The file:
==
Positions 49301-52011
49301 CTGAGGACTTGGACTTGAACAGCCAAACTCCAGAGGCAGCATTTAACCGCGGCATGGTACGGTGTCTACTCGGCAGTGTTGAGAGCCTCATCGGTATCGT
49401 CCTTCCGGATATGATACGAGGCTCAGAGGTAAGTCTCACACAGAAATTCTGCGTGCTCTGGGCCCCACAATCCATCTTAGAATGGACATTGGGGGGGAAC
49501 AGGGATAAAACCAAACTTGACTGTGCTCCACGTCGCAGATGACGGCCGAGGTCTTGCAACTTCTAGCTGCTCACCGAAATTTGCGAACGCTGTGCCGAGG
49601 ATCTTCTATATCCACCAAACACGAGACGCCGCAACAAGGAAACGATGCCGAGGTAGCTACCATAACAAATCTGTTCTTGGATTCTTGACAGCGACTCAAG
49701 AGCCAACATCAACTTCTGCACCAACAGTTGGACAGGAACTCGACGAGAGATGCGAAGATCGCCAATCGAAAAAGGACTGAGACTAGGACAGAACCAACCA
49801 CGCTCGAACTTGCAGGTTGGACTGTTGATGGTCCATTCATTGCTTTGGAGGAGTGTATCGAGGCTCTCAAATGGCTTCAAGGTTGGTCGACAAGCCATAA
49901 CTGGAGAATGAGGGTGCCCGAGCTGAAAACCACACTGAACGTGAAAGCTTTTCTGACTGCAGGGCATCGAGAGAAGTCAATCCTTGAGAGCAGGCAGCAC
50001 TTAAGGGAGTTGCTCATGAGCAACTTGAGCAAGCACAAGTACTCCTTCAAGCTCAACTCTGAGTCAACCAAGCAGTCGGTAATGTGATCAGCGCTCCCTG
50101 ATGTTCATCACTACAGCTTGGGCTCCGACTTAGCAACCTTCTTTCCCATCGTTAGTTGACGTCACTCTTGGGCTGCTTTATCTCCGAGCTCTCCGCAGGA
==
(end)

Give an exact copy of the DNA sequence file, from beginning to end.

Positions 49301-52011
49301 CTGAGGACTTGGACTTGAACAGCCAAACTCCAGAGGCAGCATTTAACCGCGGCATGGTACGGTGTCTACTCGGCAGTGTTGAGAGCCTCATCGGTATCGT
49401 CCTTCCGGATATGATACGAGGCTCAGAGGTAAGTCTCACACAGAAATTCTGCGTGCTCTGGGCCCCACAATCCATCTTAGAATGGACATTGGGGGGGAAC
49501 AGGGATAAAACCAAACTTGACTGTGCTCCACGTCGCAGATGACGGCCGAGGTCTTGCAACTTCTAGCTGCTCACCGAAATTTGCGAACGCTGTGCCGAGG
49601 ATCTTCTATATCCACCAAACACGAGACGCCGCAACAAGGAAACGATGCCGAGGTAGCTACCATAACAAATCTGTTCTTGGATTCTTGACAGCGACTCAAG
49701 AGCCAACATCAACTTCTGCACCAACAGTTGGACAGGAACTCGACGAGAGATGCGAAGATCGCCAATCGAAAAAGGACTGAGACTAGGACAGAACCAACCA
49801 CGCTCGAACTTGCAGGTTGGACTGTTGATGGTCCATTCATTGCTTTGGAGGAGTGTATCGAGGCTCTCAAATGGCTTCAAGGTTGGTCGACAAGCCATAA
49901 CTGGAGAATGAGGGTGCCCGAGCTGAAAACCACACTGAACGTGAAAGCTTTTCTGACTGCAGGGCATCGAGAGAAGTCAATCCTTGAGAGCAGGCAGCAC
50001 TTAAGGGAGTTGCTCATGAGCAACTTGAGCAAGCACAAGTACTCCTTCAAGCTCAACTCTGAGTCAACCAAGCAGTCGGTAATGTGATCAGCGCTCCCTG
50101 ATGTTCATCACTACAGCTTGGGCTCCGACTTAGCAACCTTCTTTCCCATCGTTAGTTGACGTCACTCTTGGGCTGCTTTATCTCCGAGCTCTCCGCAGGA